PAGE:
One extremely cold November afternoon (we had no central heating), I sat typing an article on how to downshift abroad (my general advice being, downshift in your own 4 walls in England and see how you feel about it long before you reach for a map and your wellies), two of our kids had chicken pox, money was frighteningly low, the septic tank was giving us untimely gip, one of my ex-battery hens had just committed suicide by getting her neck jammed in the gate and I had the light-bulb in my desk lamp perched directly over the keyboard to keep my fingers warm, so I could continue typing.

Then suddenly, I had a brainwave about putting together an awareness campaign called National Downshifting Week. It hit me like a smack on the rear end and I could see, this would be the way to give people a ‘hook’ to hang their (not so) crazy ideas about pulling back from a super-consumer society and getting more enjoyment from life by spending less!

My husband passed by me in the hall and I blurted out the news….he smiled, laughed gently and said something like, “Oh yea! Great! Will it pay the bills honey (small though they were, we still had bills) – can’t you just focus on getting a few more articles out there instead?”

Naturally, his worked like the proverbial red rag to a bull and I steamed ahead, fiddling around haplessly, trying so hard to get all my thoughts into tidy boxes on a website I proudly called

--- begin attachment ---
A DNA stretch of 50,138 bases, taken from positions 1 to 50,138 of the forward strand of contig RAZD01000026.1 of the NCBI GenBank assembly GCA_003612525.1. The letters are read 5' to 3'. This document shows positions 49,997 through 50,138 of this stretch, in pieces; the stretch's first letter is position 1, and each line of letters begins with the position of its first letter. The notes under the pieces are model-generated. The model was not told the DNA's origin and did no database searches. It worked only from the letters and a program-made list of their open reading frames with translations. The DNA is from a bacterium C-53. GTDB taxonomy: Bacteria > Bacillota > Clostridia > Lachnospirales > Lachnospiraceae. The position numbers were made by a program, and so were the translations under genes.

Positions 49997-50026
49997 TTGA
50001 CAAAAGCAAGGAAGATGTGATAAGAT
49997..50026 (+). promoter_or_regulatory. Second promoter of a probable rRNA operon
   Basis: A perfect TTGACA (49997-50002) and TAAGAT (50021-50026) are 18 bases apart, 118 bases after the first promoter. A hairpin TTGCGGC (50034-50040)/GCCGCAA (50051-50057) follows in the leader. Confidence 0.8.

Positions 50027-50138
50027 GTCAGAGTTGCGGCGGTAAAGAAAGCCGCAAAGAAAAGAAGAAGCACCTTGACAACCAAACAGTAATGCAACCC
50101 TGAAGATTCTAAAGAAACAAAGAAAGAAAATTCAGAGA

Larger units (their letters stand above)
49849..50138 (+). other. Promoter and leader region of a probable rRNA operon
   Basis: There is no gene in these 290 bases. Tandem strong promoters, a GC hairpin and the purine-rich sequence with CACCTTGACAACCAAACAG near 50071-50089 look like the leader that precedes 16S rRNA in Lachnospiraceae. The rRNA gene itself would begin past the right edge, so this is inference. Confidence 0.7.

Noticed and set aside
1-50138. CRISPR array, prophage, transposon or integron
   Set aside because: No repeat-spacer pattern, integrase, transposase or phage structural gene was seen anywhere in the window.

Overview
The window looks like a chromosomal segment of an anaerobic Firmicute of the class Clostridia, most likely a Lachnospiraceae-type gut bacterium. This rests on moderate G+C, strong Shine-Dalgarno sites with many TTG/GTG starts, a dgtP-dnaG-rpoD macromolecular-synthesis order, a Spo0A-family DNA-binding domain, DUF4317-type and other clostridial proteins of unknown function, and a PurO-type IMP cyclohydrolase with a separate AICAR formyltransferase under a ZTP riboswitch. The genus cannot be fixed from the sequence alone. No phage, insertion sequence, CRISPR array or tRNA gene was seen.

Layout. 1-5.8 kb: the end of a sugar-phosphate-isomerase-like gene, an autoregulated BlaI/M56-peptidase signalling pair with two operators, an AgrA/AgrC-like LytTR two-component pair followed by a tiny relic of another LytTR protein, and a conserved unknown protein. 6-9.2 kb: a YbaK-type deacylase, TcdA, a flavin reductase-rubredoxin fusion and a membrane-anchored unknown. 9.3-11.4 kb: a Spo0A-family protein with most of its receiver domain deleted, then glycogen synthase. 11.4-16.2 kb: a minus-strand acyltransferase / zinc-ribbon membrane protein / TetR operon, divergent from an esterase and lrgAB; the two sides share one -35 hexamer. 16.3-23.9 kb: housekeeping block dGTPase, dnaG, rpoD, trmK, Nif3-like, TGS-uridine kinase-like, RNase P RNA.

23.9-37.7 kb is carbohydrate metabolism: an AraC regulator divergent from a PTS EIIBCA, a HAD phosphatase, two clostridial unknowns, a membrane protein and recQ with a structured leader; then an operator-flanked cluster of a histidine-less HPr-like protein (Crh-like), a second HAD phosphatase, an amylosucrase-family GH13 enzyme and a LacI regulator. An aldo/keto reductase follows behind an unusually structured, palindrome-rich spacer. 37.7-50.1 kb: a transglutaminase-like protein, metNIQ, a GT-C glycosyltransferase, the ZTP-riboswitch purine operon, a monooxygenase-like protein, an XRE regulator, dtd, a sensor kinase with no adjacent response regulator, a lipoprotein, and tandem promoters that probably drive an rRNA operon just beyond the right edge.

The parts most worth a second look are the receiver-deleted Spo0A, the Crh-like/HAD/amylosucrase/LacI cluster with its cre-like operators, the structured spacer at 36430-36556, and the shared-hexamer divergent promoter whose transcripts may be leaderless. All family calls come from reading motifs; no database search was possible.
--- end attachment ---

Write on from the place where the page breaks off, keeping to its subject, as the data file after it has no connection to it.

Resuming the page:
When it was finished, it looked like a dogs dinner in terms of layout, but the content was bloody brilliant! And so National Downshifting Week and her simple suggestions were born.

Tonight, I’m still sitting in a house with no central heating, a jumper and a scarf, but no lamp over the keyboard, I’ve just got used to it and I’ve put many more hours of work into this labour of love I call NDW.

It’s like a 4th baby and needs more attention than my kids ever did!

She (of course it’s a ‘she’) exists purely to encourage participants to slow down their pace and lean towards the green and I still love getting emails that say, “Where on earth do I begin?”

I am full of admiration for projects like Karen's (aka Almost Mrs Average) 'Rubbish Diet' and my hat goes off to her for getting this simple topic between her teeth and shaking it to an upbeat conclusion. Another shining example is the Zero Waste Programme being run by St Edmundsbury Borough Council, which is set to inspire folks up and down the country to trim back on their superfluous waste!

I think the most effective campaigns are the ones that are the easiest to get involved with and this one couldn't be simpler. It's shocking when we sit back and actually take stock of the crud that surrounds us and we must be mindful of the fact that 'most' of it could be avoided with a few savvy changes to our shopping decisions."

To find out more about National Downshifting Week,which runs from 19th-25th April visit Also, for some great music and top advice, tune in to Tracey's regular weekly slot, 10am-1pm on Wednesdays at Apple AM.